For a long while, this is how I thought about forgiveness:
—————————- * Forgiveness = Reconciliation
(Yes, I’m a huge nerd). In my mind, there could be no forgiveness if there was no repentance: when repentance = 0, the equation breaks down. Repentance, and not forgiveness, was the star of the show as far as I was concerned. I lived by this rule, making sure to seek forgiveness when I felt I had done wrong, but also by withholding reconciliation if I felt there was inadequate remorse. My equation worked well – until my father died while we had unresolved issues. I suddenly had to either find a way around my equation, or at 16, deal with unresolved anger for the rest of my life. It was only then that I began to wonder if forgiveness really was the gatekeeper protecting reconciliation from unrepentant sin.
The alternate hypothesis to get around my problem was to just let it go. The problem I had with that is it seemed so unjust and unfair. How could you forgive someone who didn’t even ask for it? As I get older (i.e. an experienced sinner), I start to wonder if forgiveness and repentance are even related at all. Perhaps forgiveness is more about reconciliation than repentance. It can free us from the burden of having to contemplate justice in our seeking and giving it. We can ask for forgiveness for even the most heinous of sins but can also grant it even when we are gravely injured. The beauty of reconciliation lies in its ability to give peace – the type that surpasses all understanding. I’m going to try to live my life as if there is a very simple, linear relationship:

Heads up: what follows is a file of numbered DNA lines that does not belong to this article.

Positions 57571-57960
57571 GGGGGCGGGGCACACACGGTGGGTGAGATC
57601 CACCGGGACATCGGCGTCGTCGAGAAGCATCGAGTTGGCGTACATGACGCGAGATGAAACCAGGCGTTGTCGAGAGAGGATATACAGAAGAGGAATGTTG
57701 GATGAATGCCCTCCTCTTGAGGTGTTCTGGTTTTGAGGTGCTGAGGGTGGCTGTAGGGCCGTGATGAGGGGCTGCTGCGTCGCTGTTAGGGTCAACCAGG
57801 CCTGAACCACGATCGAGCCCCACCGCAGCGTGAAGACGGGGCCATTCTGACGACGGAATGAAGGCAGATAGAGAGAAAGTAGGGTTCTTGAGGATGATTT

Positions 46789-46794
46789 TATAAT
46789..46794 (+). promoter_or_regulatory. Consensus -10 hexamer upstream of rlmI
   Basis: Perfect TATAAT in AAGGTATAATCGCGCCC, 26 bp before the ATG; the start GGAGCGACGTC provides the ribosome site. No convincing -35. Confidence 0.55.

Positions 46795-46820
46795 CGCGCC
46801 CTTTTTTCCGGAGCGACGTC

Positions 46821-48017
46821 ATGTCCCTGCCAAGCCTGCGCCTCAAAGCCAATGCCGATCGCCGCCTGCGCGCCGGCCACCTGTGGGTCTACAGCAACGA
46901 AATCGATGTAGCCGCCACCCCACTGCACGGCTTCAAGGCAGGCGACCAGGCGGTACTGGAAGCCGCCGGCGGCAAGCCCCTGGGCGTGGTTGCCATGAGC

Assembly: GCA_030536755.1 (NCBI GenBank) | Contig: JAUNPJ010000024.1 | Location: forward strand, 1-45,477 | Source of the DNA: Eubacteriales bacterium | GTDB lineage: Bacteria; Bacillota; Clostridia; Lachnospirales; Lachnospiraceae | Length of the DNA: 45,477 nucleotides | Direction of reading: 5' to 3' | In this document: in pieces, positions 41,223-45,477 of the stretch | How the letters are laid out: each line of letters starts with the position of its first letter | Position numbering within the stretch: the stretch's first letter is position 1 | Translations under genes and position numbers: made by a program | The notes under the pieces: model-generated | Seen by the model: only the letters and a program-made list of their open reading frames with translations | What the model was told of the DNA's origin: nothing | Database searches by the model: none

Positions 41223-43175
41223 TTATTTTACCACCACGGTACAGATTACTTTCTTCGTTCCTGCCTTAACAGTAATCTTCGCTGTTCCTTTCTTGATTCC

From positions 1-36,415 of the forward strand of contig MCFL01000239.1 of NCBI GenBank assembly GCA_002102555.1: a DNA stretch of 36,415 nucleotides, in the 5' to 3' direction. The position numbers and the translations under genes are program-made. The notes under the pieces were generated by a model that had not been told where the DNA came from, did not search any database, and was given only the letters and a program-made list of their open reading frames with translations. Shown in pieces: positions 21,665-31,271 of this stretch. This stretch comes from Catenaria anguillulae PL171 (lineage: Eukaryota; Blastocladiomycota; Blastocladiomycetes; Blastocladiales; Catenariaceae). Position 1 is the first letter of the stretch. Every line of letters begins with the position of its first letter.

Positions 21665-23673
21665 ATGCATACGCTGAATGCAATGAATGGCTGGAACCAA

Sin + Forgiveness = Reconciliation
Friends and members of our Christ Church family have prepared these daily reflections as a means for you to consider how forgiveness informs your faith walk during this holy season. They are a richly diverse group from many different geographies around our nation and globe, formed by a wide variety of traditions.